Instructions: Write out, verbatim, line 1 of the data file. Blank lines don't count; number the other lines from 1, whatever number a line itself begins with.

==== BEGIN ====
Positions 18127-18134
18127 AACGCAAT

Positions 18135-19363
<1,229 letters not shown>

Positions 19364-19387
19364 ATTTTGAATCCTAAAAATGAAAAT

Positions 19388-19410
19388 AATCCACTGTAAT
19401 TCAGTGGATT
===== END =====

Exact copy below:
Positions 18127-18134